As well as brushing aside the economic objections (to European Monetary Union), he simply ignored or dismissed without argument the political consequences of joining a single currency, and would not admit that a currency union would require a political union as well, to control tax and expenditure. Whether this was from intellectual laziness or political prejudice, I could not tell writes David Heathcoat-Amory in his memoirs. The date was May 16, 1996. He was speaking to his boss, an arch-euro supporter and at that time Chancellor of the Exchequer, Ken Clarke, to tell him why he was quitting.
In an excellent piece, Dominic Lawson explains how our political class - New Labour, the Liberal Democrats, the pre-Thatcher Conservatives and others of like opinions - knew the critics were right that EMU would inevitably demand the creation of a European government, but that because the people of Europe would not allow their politicians to discard their national sovereignty, they needed to impose it on the people by a process of stealth and denial - until it was so deeply embedded as to be unstoppable in its momentum and could be admitted and finally implemented.
As Amory explains, Thus, the countries which voted no to the treaties of Maastricht (1992), Nice (2001), the European constitution (2005) and Lisbon (2008) were ignored or told to try again. This contempt for public opinion comes at a price. It has created an EU which is all-powerful in legal terms but politically stunted, lacking authority or respect. When the EU has to do something difficult or controversial, such as rescue its currency, it can call on no loyalty or allegiance.
Now the people of Europe can clearly see that democratic deficit. In Greece, anger has spilled onto the streets. The road has run out. Yet still the European political class continues driving full-tilt, foot on the pedal, into a brick wall says Boris Johnson in a recent piece. Europe now has the lowest growth of any region in the world. We have already wasted years in trying to control this sickness in the euro, and we are saving the cancer and killing the patient. We have blighted countless lives and lost countless jobs by kidding ourselves that the answer to the crisis might be “more Europe”. And all for what? To salvage the prestige of the European Project, and to spare the egos of those who were wrong and muddle-headed enough to campaign for the euro.
It becomes more apparent by the day that Europe cannot - or simply will not - see the wood for the trees. At some point a more global perspective that understands the terrible destruction to wealth, nationhood and social cohesion which the European Project has wrought, will need to be put forward. Someone will have to hold a mirror up for European politicians to recognise just how disastrous the European Project has become. Someone must tell truth to power, and that time is not long away.
Cameron, who claims to have formed a Coalition in the national interest, should now be looking to initiate a global plan with the help of President Obama and other similarly minded world leaders outside the euro zone, to start telling Europe that the euro is no longer viable.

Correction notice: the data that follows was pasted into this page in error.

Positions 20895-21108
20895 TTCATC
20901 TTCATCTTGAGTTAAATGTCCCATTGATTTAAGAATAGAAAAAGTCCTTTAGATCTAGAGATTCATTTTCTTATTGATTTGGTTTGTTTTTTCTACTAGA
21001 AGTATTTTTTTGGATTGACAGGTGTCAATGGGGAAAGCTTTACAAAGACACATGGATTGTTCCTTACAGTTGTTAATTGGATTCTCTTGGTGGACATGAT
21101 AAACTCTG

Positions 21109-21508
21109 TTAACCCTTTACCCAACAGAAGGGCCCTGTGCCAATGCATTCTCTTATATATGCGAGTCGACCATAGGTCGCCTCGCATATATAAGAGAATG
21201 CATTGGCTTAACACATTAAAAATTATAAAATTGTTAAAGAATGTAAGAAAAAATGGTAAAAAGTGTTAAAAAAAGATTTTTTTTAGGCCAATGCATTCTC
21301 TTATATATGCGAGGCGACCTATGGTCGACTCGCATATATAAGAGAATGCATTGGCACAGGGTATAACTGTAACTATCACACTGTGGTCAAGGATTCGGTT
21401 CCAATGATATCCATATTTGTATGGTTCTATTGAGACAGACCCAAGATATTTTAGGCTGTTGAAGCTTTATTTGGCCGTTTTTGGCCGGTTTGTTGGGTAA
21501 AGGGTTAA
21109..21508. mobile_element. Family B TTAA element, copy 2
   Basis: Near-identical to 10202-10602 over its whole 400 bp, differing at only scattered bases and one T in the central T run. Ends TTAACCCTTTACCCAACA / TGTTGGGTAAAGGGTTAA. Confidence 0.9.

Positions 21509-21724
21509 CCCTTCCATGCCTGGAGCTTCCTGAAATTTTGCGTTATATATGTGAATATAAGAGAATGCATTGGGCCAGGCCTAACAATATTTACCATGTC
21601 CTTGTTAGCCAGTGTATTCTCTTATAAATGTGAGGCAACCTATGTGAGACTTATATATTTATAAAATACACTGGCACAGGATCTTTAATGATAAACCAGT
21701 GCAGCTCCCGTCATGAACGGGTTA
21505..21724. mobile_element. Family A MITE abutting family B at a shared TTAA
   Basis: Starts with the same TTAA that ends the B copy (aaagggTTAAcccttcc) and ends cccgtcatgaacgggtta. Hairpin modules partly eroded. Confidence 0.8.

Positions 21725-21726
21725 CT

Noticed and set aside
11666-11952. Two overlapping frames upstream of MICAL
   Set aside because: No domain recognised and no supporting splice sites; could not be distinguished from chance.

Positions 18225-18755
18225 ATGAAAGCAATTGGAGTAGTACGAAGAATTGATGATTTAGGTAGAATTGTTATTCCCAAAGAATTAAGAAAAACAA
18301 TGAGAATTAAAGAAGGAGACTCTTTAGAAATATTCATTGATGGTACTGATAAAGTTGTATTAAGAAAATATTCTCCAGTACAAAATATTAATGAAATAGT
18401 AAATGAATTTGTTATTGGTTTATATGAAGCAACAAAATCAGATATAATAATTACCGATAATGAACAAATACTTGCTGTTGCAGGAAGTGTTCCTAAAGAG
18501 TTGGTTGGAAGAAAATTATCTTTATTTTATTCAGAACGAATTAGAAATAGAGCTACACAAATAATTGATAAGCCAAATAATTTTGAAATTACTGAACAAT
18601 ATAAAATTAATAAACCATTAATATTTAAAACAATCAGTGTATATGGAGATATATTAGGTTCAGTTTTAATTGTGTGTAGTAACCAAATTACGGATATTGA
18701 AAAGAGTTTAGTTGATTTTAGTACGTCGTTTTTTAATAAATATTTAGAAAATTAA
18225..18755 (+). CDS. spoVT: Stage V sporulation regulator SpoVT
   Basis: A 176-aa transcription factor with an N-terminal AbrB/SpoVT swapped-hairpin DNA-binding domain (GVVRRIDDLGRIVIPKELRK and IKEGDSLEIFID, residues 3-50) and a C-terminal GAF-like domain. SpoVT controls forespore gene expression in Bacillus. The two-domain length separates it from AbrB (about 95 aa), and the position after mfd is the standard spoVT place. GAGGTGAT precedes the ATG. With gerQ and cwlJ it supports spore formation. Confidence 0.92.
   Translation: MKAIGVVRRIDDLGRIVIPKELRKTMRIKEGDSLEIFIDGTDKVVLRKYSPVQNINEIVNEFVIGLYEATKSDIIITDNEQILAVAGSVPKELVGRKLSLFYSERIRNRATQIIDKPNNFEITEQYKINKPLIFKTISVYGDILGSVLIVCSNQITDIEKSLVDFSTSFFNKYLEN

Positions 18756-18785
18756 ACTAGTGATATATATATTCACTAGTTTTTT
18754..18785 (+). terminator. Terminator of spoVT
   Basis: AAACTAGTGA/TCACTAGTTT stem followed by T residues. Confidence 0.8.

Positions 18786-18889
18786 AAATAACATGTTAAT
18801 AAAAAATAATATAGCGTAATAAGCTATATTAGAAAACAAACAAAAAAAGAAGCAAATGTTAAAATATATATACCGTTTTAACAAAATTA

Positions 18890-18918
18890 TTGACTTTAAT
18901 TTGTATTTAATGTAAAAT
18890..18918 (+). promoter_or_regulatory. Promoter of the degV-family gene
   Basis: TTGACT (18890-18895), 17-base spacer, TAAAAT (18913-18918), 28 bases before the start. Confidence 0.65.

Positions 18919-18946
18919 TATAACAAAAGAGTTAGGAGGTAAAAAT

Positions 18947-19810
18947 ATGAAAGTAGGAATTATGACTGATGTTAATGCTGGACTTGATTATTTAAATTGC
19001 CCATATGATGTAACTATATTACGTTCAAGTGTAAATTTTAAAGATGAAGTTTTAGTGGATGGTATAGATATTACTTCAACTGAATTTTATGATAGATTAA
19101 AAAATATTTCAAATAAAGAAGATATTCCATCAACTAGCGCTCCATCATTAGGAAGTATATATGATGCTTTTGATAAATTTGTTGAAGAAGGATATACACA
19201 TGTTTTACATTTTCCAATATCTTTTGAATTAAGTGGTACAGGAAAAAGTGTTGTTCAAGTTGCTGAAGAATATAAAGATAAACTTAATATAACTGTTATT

At the very least, if the individual countries of southern Europe are not to reintroduce drachma, escudo, paseta and lira, we need a southern European euro-currency to split from a harder, northern European euro-mark currency valued at a level that is appropriate for those economies. But that is just the first stage.
The problem that has never been properly addressed since the financial crisis first struck in 2007, has been debt. Massive corporate debt that has destroyed the balance sheets of global banks throughout the US, Britain and Europe. Sovereign debts in Europe are but a further symptom of this mess. In conjunction with the re-alignment of European currencies, we also need the greatest global write-down of corporate debt in our history.
Like a latter-day Marshall plan, we need a vision whereby the western nations write-down the destructive debts of their bankers - which will also involve the write-off of a substantial proportion of our national wealth - in return for clean balance sheets and a viable economic future that can be financed by credit worthy and properly functioning banks. And this time, conditions will be attached.
This will likely involve the destruction of both shareholders and bond holders who currently own our banks and with them a good part of our investment, pensions and insurance industry. Their plight, will need to be addressed at a later date, lest poverty become a prevailing condition of our ageing population. But in the short-term, the western economy relies on the ability of capital to finance economic activity. A pre-condition of that is the availability of capital and that is what we need to secure.
So far in this economic crisis, no government of whatever political persuasion - left, right or centre - has managed to get re-elected, despite many of them being the victims and not the architects of the financial crisis. A point of which Obama and Cameron must be acutely aware. The reason is that since Gordon Brown bailed out the banks by socialising the debt (and without any conditions being attached), all governments have followed suit and dealt only with the symptoms. Effectively, we have kicked the can down the road and not addressed the underlying cause. I may be wrong, but it seems to me that a politician who at least attempted to lead the world towards a comprehensive and lasting solution to this economic crisis, just might get the credit.